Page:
St Bede's foodbank bonanza a credit to pupils

By Patrick Hart

'Truly, I say to you, as you did it to one of the least of these my brothers, you did it to me.'
Matthew 25:40 

 
If the pandemic has taught us anything, it is the power of what happens when we stand together in solidarity and help others. During the first lockdown, the young people of St Bede’s Catholic High School in Ormskirk saw neighbour help neighbour in a variety of ways. So it followed that during the autumn pupils worked hard to ensure this community spirit continued, with kindness and compassion flowing from these endeavours.

Pupils co-ordinated a foodbank appeal in which the school, business and Church communities worked together to support those struggling through the pandemic, with students across all year groups contributing.

Pupils Amelia Hobin, Lucy Toner and Dulcie Jackson met the manager of grocery store Booths to help secure donations and support, including raffle prizes. Similarly Evie Caddick and Emmie Glover held a fruitful meeting at Morrisons. Both supermarkets were also delighted with the children's suggestion of a 'donate item to local foodbank' button at the online shopping checkout. Year 9 pupils later visited Booths and dressed the school’s trolley for food donations and collections, and ultimately three trolleys' worth of food were delivered to the foodbank.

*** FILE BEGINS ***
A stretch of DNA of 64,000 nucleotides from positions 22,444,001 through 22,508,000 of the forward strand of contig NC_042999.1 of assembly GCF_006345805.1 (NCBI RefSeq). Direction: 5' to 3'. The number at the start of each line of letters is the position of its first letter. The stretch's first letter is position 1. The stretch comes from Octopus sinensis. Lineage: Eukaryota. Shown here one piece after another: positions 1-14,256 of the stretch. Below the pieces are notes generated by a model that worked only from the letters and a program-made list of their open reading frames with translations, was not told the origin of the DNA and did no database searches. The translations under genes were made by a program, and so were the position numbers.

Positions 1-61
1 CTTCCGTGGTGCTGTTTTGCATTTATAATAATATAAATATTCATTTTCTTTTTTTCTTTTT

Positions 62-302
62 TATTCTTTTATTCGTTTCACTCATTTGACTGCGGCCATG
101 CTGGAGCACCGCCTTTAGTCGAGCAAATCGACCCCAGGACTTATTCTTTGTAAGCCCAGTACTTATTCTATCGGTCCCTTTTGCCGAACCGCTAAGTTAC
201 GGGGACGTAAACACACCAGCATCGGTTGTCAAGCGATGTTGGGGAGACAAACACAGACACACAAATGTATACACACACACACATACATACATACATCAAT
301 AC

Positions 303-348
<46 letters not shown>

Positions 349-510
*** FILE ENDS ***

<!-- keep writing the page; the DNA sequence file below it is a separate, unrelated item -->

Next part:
A shining example of generosity 
Pupil Hannah Dykes, meanwhile, worked together with the Aughton Women’s Institute and their foodbank appeal as part of her Faith in Action Award. Hannah gathered a wide range of Christmas food, toiletries and gifts that would benefit the local community. Her efforts amounted to a remarkable: 41 selection boxes, 13 Advent calendars, 14 boxes of mince pies, 6 large tubs of Celebrations, 7 other boxes of chocolates as well as numerous other cakes, biscuits and chocolate offerings. Hannah continues to be a shining example of generosity and initiative – a real role model.
 
Christmas cards of welcome
In October, St Bede's also organised donations to help refugees in the local community. While the donations themselves were hugely appreciated, the letters of warmth and welcome that accompanied them really touched the recipients.

In light of this, every form class sent a school Christmas card (designed by pupil Amber Wells) with their own bespoke note to several refugee detention centres. We hoped that these acts of welcome and solidarity might illustrate our support and friendship for those forced to leave homes and families to escape war, persecution or natural disasters. We also hope that everything we do at St Bede’s has Christ at its centre.